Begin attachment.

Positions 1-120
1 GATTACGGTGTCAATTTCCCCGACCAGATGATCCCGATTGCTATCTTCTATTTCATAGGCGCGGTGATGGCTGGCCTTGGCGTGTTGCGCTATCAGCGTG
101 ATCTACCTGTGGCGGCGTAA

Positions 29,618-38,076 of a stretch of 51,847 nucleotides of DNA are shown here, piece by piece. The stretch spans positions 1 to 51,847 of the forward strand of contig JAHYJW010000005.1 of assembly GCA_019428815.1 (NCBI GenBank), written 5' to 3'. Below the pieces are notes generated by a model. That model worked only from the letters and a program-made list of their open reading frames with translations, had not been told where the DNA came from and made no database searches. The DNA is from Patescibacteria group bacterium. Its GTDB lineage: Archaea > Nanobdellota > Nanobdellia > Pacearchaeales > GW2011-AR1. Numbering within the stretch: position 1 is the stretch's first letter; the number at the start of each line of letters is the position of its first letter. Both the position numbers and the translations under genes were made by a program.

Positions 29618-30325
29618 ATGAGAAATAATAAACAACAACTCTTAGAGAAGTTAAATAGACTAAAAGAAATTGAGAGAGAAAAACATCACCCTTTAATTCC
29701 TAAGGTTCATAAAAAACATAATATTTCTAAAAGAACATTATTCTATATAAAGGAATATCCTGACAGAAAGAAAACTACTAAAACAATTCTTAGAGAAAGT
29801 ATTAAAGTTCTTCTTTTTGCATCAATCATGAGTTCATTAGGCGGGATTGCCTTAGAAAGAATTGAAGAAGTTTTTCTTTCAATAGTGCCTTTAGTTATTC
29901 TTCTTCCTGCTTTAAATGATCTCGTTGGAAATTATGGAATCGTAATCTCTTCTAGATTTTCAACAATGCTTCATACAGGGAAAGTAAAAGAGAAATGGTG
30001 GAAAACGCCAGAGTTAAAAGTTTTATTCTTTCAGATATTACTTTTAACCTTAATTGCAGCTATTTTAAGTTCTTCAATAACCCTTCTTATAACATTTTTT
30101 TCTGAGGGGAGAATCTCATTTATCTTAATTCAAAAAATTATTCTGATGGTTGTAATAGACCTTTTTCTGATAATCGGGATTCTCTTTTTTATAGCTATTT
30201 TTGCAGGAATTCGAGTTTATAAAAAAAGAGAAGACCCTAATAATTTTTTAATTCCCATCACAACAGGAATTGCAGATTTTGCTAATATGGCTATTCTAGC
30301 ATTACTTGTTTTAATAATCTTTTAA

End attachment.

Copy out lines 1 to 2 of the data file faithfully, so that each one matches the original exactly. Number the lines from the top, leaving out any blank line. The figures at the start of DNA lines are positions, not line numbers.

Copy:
Positions 1-120
1 GATTACGGTGTCAATTTCCCCGACCAGATGATCCCGATTGCTATCTTCTATTTCATAGGCGCGGTGATGGCTGGCCTTGGCGTGTTGCGCTATCAGCGTG